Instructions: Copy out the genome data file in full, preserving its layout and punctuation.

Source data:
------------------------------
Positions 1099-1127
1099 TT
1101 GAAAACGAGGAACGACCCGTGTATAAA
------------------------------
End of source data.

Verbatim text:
Positions 1099-1127
1099 TT
1101 GAAAACGAGGAACGACCCGTGTATAAA